Sometimes startups might consider changing their state of incorporation to take advantage of different tax breaks. This is different than registering to do business in a state where you have tax nexus. For example, sometimes a startup might want to change states to take advantage of the R&D tax credit for another year. However, that doesn’t work, and changing your state of incorporation is not really a good idea.

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Need state sales tax help or just want to leave it up to the experts?

We can help you out and can do a study for you. We will parse this figure out if you have triggered nexus and we can take care of all the forms you need to file. Feel free to contact us to learn more.

Contact us today for a free consultation!

Massachusetts also offers a sales tax emption for startups conducting research and development in the state (or should we say commonwealth). 

Find out if your startup qualifies for the Massachusetts R&D Sales Tax Exemption

Summary of States with Annual Revenue Threshold

Alabama
Alaska
Arizona
Arkansas
California
Colorado
Connecticut
District of Columbia
Florida
Georgia
Hawaii
Idaho
Illinois
Indiana
Iowa
Kansas
Kentucky
Louisiana
Maine
Maryland
Massachusetts
Michigan
Minnesota
Mississippi
Missouri
Nebraska
Nevada
New Jersey
New Mexico
New York
North Carolina
North Dakota
Ohio
Oklahoma
Pennsylvania
Rhode Island
South Carolina
South Dakota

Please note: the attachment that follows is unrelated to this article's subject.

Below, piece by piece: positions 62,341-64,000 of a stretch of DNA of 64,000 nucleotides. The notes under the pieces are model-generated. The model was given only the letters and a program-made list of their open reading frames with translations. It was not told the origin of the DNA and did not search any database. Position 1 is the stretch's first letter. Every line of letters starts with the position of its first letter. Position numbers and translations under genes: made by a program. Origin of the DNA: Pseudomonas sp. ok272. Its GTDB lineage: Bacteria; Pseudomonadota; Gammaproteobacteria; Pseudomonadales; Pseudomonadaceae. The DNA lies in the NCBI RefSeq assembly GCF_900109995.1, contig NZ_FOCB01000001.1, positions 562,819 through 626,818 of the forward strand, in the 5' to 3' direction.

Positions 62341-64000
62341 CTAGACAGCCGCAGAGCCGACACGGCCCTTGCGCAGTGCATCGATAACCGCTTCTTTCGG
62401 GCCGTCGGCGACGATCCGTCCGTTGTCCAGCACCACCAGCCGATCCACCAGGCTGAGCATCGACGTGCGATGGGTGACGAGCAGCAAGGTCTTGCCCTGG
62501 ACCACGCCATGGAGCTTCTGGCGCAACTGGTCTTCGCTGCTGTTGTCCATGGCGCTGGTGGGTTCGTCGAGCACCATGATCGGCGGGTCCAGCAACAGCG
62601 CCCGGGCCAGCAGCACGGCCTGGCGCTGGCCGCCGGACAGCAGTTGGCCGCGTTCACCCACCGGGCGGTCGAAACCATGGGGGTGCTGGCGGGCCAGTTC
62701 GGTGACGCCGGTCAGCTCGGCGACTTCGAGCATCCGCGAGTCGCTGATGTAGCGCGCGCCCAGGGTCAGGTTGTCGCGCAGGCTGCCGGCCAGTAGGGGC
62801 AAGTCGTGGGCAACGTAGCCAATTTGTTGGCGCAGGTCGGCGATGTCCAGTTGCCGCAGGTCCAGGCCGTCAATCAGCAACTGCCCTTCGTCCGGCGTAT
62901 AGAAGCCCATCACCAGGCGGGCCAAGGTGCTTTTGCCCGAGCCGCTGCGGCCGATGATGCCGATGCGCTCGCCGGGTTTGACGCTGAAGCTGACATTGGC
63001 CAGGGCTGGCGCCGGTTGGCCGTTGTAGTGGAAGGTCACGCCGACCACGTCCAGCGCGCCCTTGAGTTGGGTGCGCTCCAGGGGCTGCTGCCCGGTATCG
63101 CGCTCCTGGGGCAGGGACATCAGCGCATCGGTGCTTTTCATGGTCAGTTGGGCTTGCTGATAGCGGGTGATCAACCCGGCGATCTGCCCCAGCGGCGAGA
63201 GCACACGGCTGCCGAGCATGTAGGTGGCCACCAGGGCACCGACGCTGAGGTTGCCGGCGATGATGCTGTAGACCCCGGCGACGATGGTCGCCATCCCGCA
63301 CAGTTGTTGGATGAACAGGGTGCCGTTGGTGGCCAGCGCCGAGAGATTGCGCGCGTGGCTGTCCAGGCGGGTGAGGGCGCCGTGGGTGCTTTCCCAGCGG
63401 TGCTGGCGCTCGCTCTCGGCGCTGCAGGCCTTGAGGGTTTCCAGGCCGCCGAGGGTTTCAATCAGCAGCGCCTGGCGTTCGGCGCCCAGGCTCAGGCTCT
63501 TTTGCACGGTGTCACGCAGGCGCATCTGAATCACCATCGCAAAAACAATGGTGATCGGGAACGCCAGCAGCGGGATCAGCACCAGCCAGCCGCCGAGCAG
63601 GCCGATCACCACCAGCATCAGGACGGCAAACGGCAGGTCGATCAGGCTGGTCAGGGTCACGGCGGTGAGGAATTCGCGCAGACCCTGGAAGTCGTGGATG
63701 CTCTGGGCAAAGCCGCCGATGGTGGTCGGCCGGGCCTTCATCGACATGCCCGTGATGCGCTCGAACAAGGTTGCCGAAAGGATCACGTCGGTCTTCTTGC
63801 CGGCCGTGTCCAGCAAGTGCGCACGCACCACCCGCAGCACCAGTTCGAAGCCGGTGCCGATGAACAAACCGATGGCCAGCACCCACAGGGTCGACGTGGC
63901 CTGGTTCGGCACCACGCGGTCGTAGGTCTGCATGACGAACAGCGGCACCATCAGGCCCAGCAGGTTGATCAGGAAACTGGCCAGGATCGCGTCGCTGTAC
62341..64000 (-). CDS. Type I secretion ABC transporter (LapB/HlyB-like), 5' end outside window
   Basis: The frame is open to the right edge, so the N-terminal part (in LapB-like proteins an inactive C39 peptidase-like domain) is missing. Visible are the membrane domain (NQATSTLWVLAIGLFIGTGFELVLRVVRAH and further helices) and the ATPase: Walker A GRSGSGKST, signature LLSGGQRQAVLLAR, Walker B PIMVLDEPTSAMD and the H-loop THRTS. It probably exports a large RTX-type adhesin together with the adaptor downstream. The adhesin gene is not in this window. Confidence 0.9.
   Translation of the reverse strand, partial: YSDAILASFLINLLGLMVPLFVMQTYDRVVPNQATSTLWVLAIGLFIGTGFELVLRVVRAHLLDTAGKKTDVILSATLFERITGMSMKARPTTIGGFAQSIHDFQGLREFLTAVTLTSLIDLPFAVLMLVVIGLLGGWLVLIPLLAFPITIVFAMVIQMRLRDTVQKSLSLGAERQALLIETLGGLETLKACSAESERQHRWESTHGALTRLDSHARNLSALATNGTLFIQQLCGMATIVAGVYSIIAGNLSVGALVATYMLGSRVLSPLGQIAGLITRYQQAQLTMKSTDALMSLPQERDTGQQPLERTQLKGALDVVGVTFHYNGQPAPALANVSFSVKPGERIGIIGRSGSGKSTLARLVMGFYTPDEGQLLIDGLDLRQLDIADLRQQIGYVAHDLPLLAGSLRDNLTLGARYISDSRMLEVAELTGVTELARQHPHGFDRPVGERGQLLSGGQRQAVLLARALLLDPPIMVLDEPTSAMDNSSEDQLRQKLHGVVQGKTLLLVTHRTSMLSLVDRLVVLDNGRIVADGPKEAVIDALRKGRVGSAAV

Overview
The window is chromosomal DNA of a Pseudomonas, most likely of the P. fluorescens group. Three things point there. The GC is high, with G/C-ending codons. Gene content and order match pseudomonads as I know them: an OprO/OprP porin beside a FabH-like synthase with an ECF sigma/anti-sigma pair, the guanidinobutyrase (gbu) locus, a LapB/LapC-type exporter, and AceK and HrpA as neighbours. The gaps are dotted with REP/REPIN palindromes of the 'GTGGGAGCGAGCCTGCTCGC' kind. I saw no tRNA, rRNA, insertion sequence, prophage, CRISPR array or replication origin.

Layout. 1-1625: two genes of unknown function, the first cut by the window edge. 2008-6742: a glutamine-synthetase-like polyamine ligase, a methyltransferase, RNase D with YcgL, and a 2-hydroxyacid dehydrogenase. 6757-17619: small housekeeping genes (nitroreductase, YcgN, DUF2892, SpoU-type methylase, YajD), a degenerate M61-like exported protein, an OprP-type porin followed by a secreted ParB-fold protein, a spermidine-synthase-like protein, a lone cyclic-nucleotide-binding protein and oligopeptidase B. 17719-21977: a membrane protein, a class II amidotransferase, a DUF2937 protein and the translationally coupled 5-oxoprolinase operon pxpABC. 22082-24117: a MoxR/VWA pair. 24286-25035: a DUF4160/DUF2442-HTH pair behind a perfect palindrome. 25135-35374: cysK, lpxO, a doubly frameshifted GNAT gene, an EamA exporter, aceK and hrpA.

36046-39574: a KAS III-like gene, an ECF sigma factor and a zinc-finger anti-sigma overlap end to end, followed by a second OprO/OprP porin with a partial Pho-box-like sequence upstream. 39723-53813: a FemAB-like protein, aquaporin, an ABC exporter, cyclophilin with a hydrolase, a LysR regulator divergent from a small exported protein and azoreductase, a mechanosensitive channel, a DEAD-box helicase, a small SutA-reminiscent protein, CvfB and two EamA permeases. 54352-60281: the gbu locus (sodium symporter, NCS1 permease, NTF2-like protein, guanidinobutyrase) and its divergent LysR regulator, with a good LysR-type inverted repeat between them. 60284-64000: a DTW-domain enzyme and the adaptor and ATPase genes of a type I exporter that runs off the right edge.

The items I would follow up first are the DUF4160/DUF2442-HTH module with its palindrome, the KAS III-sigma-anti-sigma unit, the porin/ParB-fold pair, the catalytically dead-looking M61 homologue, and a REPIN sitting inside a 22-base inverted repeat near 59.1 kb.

Tennessee
Texas
Utah
Vermont
Virginia
Washington
West Virginia
Wisconsin
Wyoming

Summary of States with a Sales Tax Transaction Threshold

Alaska
Arkansas
Connecticut
District of Columbia
Georgia
Hawaii
Illinois
Indiana
Kentucky
Louisiana
Maine
Maryland
Michigan
Minnesota
Nebraska
Nevada
New Jersey
New York
North Carolina
Ohio
Rhode Island
South Dakota
Utah
Vermont
Virginia
West Virginia
Wyoming

Summary of States with No Sales Tax

Delaware
Montana
New Hampshire
Oregon

Summary of States that include Marketplace Sales in Threshold

California
Connecticut
District of Columbia
Hawaii
Idaho
Iowa
Kansas
Kentucky
Maryland
Michigan
Minnesota
Nebraska
Nevada
New Jersey
New York
North Carolina
Ohio
Pennsylvania
Rhode Island
South Carolina
South Dakota
Texas
Vermont
Washington
West Virginia
Wisconsin

Summary of States that Exclude Marketplace Sales from Threshold

Alabama
Alaska
Arizona
Arkansas
Colorado
Florida
Georgia
Illinois
Indiana
Louisiana
Maine
Massachusetts
Mississippi
New Mexico
North Dakota
Oklahoma
Tennessee
Utah
Virginia
Wyoming

Summary of States that Tax SaaS Transaction

Alabama
Alaska
Arizona
Connecticut
District of Columbia
Hawaii
Iowa
Maine
Maryland
Massachusetts
Mississippi
New Mexico
New York
Ohio
Pennsylvania
Rhode Island
South Carolina
South Dakota
Tennessee
Texas
Utah
Washington
West Virginia

Summary of States that Do Not Tax SaaS Transaction

Arkansas
California
Colorado
Delaware
Florida
Georgia
Idaho
Illinois
Indiana
Kansas
Kentucky
Louisiana
Michigan
Minnesota
Missouri
Montana
Nebraska
Nevada
New Hampshire
New Jersey
North Carolina
North Dakota
Oklahoma
Oregon
Vermont
Virginia
Wisconsin
Wyoming
State Annual State Revenue Threshold Transaction Threshold Marketplace Sales SaaS Taxability
Alabama (AL) 250,000 No transaction threshold Excluded from threshold Taxable
Alaska (AK) 100,000 200 Excluded from threshold Taxable